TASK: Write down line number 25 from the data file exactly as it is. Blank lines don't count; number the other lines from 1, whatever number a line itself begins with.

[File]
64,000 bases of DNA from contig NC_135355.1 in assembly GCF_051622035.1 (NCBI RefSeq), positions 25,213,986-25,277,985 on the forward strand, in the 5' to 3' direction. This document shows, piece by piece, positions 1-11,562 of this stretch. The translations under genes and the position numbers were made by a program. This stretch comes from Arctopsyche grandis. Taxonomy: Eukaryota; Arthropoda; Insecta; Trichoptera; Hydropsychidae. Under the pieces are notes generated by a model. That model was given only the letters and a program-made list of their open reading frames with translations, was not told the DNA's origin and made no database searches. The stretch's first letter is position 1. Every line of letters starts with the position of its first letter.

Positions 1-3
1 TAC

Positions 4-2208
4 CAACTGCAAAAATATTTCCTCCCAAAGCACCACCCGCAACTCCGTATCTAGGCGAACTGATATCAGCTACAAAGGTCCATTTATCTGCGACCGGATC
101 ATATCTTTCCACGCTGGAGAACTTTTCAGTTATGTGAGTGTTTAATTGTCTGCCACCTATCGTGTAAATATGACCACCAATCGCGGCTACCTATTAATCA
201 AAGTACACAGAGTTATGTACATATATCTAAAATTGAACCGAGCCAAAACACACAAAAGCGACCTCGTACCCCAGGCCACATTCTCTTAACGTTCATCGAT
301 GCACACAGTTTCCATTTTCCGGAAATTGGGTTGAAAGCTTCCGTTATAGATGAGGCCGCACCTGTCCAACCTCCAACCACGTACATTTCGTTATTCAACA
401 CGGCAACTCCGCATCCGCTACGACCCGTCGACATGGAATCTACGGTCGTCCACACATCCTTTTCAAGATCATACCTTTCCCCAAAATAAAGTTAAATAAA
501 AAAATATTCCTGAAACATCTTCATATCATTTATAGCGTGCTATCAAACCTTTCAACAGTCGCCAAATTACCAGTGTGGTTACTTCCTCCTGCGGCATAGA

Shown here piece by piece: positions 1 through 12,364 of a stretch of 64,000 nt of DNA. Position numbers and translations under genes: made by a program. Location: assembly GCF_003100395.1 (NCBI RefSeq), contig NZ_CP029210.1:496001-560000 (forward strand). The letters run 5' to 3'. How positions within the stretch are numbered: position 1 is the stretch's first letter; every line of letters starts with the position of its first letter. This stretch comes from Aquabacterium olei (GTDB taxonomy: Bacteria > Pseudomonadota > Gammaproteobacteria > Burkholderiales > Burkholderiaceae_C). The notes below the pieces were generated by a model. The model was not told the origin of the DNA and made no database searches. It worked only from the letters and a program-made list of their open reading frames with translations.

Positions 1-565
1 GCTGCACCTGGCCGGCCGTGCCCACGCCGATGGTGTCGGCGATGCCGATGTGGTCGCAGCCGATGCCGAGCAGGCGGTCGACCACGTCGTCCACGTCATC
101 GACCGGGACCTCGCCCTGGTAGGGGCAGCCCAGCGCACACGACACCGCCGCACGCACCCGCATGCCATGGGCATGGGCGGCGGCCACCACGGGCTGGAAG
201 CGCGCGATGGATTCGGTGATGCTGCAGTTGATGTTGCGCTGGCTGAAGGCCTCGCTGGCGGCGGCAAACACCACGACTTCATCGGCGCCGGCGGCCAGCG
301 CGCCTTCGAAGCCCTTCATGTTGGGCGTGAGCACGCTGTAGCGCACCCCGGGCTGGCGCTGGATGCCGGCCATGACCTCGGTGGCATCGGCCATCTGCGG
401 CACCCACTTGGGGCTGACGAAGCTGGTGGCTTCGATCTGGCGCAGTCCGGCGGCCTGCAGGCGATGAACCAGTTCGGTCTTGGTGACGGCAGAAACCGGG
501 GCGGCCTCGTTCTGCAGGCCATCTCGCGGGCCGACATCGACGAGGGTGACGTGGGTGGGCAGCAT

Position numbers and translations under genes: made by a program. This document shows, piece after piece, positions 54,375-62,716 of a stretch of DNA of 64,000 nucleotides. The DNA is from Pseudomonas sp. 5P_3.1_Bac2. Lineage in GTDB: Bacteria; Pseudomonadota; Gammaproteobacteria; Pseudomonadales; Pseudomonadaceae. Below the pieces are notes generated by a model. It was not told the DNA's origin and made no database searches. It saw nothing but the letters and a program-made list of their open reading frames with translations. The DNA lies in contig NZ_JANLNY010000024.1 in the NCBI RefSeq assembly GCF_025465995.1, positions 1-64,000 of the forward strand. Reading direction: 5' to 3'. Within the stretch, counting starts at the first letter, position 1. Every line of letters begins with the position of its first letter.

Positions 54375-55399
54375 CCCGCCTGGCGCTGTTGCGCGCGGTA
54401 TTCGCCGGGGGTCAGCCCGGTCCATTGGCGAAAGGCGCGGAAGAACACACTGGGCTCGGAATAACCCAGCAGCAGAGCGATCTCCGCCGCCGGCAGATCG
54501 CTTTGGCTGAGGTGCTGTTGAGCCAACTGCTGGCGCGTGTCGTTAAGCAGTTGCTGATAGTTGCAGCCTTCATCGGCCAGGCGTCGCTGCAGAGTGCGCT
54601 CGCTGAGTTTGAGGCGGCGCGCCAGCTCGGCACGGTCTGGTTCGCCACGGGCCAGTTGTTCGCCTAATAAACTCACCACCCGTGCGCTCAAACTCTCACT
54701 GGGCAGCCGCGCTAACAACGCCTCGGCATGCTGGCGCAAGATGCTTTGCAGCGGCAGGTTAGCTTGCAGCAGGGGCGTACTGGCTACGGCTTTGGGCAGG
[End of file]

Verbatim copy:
54701 GGGCAGCCGCGCTAACAACGCCTCGGCATGCTGGCGCAAGATGCTTTGCAGCGGCAGGTTAGCTTGCAGCAGGGGCGTACTGGCTACGGCTTTGGGCAGG